How can you diagnose and treat toxoplasmosis?
Toxoplasmosis is difficult to diagnose in cats. Blood tests are available which will show whether a cat has been exposed to the organism, but these tests do not necessarily mean that Toxoplasma is the cause of any disease (as most exposed cats do not develop disease). When toxoplasmosis is suspected in a cat, this can be treated with a course of an appropriate antibiotic.
How important is Toxoplasma in man?
Around 30% of the adult population in the UK have been exposed to Toxoplasma. As with infection in cats, the vast majority of people infected with this organism experience no clinical disease at all, or possibly just mild and transient ‘flu’-like signs. However, as with cats there are also some individuals where significant disease does occur and one situation is particularly important. If a pregnant woman acquires Toxoplasma infection during her pregnancy, the infection may be transmitted to the foetus, and sometimes causes severe damage. This is only a risk though, if the woman acquires the infection during her pregnancy. A woman who has previously been exposed to the organism caries no risk of transmission to a foetus if she subsequently becomes pregnant.
How can human infection be avoided?
Although cats are essential to complete the life-cycle of T. gondii, numerous surveys have shown that people who own cats are not themselves at a higher risk of acquiring infection. There are several reasons for this:-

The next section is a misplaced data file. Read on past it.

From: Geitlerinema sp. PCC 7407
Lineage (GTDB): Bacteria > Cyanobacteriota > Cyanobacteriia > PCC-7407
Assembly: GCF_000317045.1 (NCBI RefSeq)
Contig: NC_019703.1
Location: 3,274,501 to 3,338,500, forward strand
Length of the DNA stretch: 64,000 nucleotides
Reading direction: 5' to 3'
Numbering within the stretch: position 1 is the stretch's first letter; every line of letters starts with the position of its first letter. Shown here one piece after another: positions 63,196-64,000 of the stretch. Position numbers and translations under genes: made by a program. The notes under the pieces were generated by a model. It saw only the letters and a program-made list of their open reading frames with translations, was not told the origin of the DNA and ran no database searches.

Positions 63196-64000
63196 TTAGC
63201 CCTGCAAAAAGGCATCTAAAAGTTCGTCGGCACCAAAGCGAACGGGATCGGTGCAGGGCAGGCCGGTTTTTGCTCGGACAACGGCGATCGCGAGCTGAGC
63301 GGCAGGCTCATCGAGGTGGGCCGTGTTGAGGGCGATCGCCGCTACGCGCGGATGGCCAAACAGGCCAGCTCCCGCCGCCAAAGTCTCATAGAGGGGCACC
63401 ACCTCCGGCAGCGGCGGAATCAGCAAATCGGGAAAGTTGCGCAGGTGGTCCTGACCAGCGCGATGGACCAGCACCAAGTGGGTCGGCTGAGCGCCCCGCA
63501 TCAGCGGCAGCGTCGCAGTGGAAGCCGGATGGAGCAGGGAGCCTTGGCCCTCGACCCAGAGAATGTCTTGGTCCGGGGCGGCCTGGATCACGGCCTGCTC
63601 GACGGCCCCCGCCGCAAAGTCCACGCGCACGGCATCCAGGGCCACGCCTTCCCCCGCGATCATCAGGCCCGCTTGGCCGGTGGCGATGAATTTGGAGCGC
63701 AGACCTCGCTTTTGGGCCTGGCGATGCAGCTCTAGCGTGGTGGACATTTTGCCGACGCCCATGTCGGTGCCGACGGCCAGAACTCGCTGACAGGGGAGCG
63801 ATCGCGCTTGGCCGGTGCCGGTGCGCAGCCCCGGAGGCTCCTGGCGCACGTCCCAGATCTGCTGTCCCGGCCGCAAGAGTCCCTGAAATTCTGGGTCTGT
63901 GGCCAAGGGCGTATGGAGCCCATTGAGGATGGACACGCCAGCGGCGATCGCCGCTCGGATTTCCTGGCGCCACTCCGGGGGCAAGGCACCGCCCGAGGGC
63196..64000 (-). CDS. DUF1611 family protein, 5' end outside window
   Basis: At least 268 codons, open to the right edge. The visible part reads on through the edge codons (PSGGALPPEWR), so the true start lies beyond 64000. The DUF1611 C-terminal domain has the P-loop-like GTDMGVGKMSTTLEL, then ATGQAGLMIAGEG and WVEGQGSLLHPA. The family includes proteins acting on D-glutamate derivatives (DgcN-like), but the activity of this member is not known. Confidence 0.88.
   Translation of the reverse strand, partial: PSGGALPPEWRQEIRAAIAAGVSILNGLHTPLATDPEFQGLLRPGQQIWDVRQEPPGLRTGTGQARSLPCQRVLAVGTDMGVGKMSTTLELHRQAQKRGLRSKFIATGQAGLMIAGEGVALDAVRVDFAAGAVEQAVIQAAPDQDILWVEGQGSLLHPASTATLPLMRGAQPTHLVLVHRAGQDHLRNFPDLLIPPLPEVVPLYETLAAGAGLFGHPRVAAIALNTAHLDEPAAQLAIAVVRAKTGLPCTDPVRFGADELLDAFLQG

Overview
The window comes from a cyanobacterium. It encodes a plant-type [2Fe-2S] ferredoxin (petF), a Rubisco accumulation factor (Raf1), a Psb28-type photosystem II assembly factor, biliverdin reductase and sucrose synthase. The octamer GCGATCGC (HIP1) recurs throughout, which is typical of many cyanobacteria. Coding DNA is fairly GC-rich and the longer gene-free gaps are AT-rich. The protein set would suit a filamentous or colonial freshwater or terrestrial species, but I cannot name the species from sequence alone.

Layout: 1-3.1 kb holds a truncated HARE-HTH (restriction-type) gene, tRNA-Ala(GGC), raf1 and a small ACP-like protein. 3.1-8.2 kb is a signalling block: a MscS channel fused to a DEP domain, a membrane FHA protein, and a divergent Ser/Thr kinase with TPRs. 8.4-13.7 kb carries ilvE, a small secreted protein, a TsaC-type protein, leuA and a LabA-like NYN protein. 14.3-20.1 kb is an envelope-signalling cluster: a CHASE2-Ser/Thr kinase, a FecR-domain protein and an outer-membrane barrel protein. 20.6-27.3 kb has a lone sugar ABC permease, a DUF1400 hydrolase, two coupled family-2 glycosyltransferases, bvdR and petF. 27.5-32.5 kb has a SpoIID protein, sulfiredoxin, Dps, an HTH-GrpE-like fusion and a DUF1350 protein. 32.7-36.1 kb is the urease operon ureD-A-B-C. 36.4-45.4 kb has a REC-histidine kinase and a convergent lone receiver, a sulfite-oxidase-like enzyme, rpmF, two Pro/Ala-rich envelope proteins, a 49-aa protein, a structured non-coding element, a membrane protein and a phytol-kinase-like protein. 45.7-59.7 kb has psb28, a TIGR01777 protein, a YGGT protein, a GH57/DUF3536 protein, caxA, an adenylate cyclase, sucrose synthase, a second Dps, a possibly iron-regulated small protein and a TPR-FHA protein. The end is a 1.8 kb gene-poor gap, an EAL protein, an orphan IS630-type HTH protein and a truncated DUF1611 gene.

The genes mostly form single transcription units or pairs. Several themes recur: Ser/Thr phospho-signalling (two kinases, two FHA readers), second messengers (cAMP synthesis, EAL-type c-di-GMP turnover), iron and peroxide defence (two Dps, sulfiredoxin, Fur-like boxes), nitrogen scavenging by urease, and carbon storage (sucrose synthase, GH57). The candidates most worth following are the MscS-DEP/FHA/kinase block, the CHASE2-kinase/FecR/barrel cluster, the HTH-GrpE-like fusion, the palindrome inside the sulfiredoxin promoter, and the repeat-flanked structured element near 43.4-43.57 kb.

- Many pet cats will never be exposed to Toxoplasma and therefore cannot pass infection on to humans.
- Even if a cat does become infected with Toxoplasma, it will only shed the oocysts (eggs) in its faeces for a short period (approximately 10 days) after initial exposure. Following this there is no further significant oocyst shedding and therefore again no further risk to humans.
- Although humans can be infected through exposure to, and ingestion of oocysts in the environment, a more common source of infection appears to be infected meat.
Following a few sensible environmental and meat hygiene measures can greatly reduce the risk of human infection:
- Cook all meat thoroughly to at least 70°C throughout.
- Wash hands, utensils and surfaces carefully after handling raw meat.
- Wash all vegetables carefully.
- Wear gloves when gardening in soil potentially contaminated by cat faeces.
- Empty cat litter trays daily, dispose of litter carefully, and disinfect with boiling water. If this is done every day, even if a cat is excreting oocysts, they will not have become infectious (which takes more than 24 hours from when they are passed in the faeces) by the time the litter is changed.
- Discourage pet cats from hunting, and avoid feeding them raw/undercooked meat.
- Cover any children's sand pits/boxes to prevent cats using them as a litter tray.